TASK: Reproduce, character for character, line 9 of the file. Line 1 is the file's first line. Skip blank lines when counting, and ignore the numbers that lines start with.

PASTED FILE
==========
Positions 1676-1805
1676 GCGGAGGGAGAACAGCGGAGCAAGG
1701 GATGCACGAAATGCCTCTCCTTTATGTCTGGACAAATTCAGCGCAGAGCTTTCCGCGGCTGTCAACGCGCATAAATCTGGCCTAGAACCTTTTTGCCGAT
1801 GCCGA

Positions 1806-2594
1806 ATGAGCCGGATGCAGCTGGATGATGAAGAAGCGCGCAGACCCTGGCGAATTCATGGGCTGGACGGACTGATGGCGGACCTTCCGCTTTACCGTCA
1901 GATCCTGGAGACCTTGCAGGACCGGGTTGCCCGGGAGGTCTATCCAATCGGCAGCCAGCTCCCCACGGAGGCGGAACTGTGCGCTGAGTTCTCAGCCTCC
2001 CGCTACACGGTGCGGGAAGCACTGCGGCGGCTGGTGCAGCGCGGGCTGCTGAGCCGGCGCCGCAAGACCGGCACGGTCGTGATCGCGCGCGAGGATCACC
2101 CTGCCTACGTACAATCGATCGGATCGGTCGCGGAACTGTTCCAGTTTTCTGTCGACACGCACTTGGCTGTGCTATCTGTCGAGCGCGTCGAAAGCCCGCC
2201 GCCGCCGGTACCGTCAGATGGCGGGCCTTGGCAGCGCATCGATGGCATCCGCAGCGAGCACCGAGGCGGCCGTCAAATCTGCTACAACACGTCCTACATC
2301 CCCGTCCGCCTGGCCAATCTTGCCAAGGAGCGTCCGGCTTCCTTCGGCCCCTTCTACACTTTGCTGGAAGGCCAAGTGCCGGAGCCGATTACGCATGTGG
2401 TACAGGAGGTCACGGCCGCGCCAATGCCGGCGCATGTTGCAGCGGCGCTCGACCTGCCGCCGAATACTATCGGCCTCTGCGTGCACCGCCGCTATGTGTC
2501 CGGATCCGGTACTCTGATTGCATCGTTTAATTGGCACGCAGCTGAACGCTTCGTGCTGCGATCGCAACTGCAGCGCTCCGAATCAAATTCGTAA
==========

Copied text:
2101 CTGCCTACGTACAATCGATCGGATCGGTCGCGGAACTGTTCCAGTTTTCTGTCGACACGCACTTGGCTGTGCTATCTGTCGAGCGCGTCGAAAGCCCGCC